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Yola Edwards

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Yola Edwards


In the late 1970's, early '80's technical analysis was rarely employed by equity brokers, but it was the commodity trader's bible then and still is today. Although I was a licensed equities and commodities broker in 1979, technical analysis was not part of the licensing course then and I quite literally stumbled onto it when I joined a brokerage firm in London as my colleagues religiously employed technical analysis. Now it's my bible for investing as well.

There isn't one definitive all-encompassing book on technical analysis and each investor will find his/her own comfort level with different technical techniques. The reading material may seem overwhelming but don't get discouraged. You will need to constantly study and review material and each time you do you'll find new insights which previously escaped you.

The following is a recommended reading list:

My comfort level rests in employing a few different techniques together. I begin with the basic building blocks of moving average crossovers, trendlines and channels, support and resistance levels, price pattern recognition such as, pennants, flags, head and shoulders and then apply Elliott Wave theory and Japanese candlesticks to the mix. There will be times however when utilizing these techniques yields little clarity so I just wait until the picture clears.

Here are some very basic tips which I employ religiously and they should start you off and improve your success rate.

  1. Use Bollinger bands to assess the security's overbought/oversold position. Bollinger bands are technical tools measuring volatility and relative price levels over a specified period of time and the bands indicate overbought and oversold levels relative to a moving average.
  2. Moving Average Crossovers will give you an early indication that a security is either about to rally or decline. I use the 10 and 20 day moving averages and as the 10-day moves above (below) the 20-day it indicates a buy (sell).
  3. The moving average convergence/divergence oscillator (MACD) is a trend-deviation technical study whereby two exponentially smoothed moving averages revolve around a zero line revealing a buy or sell trend signal. A signal is confirmed once it crosses above or below the zero line. If the faster moving average crosses up (down) over the slower average then a buy (sell) signal is revealed. If this occurs below the zero line it is a preliminary indicator and may give an initial false signal, but it should prepare you to be on alert for a trend change.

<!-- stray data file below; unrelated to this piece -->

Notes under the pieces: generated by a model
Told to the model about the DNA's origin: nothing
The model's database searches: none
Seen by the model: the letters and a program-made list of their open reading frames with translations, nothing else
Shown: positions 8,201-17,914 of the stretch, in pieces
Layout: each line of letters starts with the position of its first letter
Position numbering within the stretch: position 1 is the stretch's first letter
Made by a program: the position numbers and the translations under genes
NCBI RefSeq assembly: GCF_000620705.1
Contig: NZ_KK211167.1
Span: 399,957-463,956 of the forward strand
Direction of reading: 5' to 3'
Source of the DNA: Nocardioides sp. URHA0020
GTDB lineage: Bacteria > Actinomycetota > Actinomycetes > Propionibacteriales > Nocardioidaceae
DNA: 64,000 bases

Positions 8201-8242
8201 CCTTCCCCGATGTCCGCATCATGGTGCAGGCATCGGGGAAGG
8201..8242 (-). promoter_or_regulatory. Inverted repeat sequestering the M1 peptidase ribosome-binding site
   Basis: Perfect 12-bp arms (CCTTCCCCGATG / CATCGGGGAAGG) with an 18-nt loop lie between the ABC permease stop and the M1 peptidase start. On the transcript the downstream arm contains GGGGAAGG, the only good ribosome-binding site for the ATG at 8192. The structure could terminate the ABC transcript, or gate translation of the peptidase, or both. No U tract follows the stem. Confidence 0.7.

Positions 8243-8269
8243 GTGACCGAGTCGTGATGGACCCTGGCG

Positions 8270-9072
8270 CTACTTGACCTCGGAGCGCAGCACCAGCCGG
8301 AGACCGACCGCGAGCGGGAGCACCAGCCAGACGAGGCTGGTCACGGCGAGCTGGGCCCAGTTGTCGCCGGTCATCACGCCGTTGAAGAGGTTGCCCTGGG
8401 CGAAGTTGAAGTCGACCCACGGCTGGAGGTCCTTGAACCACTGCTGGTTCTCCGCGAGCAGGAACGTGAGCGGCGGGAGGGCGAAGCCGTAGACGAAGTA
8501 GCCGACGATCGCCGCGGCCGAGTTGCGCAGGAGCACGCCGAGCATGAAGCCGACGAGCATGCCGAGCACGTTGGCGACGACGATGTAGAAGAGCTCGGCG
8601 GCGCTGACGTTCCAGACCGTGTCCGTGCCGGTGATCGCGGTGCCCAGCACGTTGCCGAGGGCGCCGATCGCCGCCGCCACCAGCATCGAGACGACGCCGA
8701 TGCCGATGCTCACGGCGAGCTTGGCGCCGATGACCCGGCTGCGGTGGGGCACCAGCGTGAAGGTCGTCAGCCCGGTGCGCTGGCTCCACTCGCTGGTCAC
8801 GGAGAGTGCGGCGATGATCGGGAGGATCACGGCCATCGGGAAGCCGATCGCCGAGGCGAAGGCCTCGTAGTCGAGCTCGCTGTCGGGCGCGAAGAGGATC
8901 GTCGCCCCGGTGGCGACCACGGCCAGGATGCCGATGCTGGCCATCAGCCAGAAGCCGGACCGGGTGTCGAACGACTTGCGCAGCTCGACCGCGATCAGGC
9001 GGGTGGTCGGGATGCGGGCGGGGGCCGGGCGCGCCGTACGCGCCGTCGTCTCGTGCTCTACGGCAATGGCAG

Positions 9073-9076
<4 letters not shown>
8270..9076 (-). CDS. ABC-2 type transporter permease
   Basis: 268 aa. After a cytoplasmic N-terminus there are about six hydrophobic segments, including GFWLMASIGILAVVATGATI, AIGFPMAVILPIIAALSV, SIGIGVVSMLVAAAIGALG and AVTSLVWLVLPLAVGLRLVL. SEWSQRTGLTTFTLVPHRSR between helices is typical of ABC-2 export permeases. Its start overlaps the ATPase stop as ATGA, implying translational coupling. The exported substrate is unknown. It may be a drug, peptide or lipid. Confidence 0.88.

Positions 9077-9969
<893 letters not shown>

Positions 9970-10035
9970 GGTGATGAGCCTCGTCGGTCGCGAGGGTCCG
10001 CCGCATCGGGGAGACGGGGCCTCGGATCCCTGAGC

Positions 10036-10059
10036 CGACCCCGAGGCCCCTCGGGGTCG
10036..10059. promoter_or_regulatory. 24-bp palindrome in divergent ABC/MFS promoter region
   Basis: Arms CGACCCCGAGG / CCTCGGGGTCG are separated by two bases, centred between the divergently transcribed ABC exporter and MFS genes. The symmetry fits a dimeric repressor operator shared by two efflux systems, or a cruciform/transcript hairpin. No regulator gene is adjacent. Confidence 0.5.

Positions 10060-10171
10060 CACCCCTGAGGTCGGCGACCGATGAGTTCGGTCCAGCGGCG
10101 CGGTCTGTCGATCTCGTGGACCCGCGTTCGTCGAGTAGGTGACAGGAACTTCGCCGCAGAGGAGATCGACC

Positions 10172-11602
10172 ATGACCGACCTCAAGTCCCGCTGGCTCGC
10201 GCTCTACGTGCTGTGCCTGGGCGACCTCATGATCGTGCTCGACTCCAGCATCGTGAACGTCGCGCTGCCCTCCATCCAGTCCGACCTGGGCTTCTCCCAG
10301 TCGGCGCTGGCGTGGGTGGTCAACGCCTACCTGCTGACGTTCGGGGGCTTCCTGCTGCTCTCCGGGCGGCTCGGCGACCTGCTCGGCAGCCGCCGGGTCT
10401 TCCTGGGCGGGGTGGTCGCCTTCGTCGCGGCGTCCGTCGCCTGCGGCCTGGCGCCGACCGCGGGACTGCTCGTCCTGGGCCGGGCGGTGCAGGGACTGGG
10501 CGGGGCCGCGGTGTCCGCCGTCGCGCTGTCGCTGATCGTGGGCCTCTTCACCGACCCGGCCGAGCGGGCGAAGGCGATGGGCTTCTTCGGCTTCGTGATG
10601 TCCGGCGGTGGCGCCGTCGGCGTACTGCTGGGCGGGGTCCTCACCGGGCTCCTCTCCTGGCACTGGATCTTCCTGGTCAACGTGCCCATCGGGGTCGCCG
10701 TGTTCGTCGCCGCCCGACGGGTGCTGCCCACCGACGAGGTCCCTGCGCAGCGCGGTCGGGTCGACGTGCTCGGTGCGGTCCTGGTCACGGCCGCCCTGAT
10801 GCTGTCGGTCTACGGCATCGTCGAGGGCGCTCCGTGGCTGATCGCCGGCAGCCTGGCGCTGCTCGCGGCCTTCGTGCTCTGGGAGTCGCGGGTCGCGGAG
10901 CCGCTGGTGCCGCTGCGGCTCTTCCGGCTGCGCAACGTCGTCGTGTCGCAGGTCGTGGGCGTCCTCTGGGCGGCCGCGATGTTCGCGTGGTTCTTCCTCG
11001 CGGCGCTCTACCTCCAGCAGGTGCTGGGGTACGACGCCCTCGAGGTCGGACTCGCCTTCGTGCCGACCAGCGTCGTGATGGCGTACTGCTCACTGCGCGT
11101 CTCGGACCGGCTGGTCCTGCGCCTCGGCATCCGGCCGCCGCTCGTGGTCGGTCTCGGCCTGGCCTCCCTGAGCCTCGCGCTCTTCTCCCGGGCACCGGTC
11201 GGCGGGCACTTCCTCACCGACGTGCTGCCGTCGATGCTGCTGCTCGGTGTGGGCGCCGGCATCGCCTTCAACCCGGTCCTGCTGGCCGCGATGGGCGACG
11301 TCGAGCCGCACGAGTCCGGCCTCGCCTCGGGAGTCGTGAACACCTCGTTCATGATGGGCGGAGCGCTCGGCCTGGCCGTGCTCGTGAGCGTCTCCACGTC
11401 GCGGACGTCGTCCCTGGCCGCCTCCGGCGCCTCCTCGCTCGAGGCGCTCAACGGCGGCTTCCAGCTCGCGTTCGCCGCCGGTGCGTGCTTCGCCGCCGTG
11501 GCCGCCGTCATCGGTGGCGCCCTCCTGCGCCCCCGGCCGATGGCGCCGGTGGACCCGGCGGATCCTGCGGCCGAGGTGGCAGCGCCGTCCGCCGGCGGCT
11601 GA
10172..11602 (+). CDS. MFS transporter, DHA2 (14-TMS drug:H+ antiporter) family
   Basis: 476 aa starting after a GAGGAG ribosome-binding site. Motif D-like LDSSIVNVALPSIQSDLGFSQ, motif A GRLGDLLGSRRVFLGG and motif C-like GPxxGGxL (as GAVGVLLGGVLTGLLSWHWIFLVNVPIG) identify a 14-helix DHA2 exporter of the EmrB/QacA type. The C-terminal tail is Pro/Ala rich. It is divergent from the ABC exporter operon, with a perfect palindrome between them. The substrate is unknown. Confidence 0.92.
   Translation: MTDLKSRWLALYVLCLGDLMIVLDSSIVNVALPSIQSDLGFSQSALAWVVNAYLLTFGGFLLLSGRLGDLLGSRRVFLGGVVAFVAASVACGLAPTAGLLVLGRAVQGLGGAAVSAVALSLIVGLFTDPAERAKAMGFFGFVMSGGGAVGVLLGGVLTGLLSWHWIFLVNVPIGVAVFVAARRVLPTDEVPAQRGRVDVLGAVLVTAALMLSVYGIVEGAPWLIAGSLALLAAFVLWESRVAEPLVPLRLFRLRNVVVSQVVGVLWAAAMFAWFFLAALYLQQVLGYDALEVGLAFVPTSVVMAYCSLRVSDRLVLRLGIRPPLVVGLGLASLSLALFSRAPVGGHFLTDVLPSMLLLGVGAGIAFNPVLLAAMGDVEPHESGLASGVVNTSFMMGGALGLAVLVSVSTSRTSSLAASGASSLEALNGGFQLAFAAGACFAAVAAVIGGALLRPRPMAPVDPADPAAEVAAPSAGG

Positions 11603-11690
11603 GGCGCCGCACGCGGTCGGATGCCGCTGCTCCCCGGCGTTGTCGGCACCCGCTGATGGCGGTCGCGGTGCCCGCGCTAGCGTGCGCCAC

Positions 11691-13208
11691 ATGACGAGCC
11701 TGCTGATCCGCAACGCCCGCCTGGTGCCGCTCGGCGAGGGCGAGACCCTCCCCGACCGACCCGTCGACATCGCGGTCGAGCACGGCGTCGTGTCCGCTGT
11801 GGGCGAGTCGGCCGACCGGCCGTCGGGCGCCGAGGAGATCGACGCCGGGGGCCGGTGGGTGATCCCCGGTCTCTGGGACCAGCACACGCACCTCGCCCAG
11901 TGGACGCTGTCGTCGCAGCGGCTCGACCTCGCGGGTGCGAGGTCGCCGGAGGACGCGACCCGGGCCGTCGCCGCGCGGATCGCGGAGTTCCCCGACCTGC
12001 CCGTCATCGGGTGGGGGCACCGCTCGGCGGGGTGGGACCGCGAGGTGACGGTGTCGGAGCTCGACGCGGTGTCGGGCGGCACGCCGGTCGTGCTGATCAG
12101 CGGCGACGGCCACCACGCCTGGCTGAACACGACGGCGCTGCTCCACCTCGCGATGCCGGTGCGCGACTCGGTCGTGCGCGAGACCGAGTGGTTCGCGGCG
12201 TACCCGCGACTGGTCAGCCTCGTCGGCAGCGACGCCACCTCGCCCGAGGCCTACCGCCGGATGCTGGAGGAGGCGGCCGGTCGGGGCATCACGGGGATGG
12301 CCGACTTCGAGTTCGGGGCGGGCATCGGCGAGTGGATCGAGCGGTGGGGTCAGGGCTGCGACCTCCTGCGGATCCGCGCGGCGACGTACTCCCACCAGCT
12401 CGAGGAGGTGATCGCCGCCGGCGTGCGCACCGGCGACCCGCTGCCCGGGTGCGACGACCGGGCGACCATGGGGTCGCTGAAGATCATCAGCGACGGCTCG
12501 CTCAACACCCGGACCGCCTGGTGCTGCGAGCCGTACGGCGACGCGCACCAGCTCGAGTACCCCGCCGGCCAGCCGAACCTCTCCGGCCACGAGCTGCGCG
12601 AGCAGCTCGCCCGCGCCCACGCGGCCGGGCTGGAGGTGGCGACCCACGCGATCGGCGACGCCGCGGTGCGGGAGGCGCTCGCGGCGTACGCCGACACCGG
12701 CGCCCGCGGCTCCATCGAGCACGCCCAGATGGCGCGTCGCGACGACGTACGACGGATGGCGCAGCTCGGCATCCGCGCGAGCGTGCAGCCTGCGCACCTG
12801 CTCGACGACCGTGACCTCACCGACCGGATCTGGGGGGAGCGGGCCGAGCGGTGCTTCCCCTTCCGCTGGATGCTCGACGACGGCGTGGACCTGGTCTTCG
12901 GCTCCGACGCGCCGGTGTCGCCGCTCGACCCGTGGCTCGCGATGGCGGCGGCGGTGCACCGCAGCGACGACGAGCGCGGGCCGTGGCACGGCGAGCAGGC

These three simple steps may keep you out of trouble or may give you pause for thought before you commit your hard earned money to an investment idea. Keeping it simple is the key. Once you've mastered these applying other techniques such as pattern recognition, Candlesticks or Elliott Wave Theory will further help refine your investment choices.

The Merrill Lynch chart below helps illustrate these simple rules.

Merrill Lynch

Look closely at what the indicators reveal and never force a trade as you're sure to make a bad judgement call. Employing these little tips will help you manage your risk.

The chart above reveals several buy/sell moving average crossover and MACD points. As of December 10th, the share price was trading up at the overbought Bollinger band and even though a buy signal is indicated by the moving averages crossover and a preliminary buy signal is indicated by the MACD, the stock has struggled for 2 trading sessions at the overbought Bollinger band suggesting a short-term pullback may be ahead. However, higher prices appear to be on the horizon with the stock poised to rally to about $71.26 (U.S.) over the next two months.

Yola Edwards is a contributing writer and technical analyst for Bell Globemedia Interactive, providing options and technical analysis research on a variety of North American equities.

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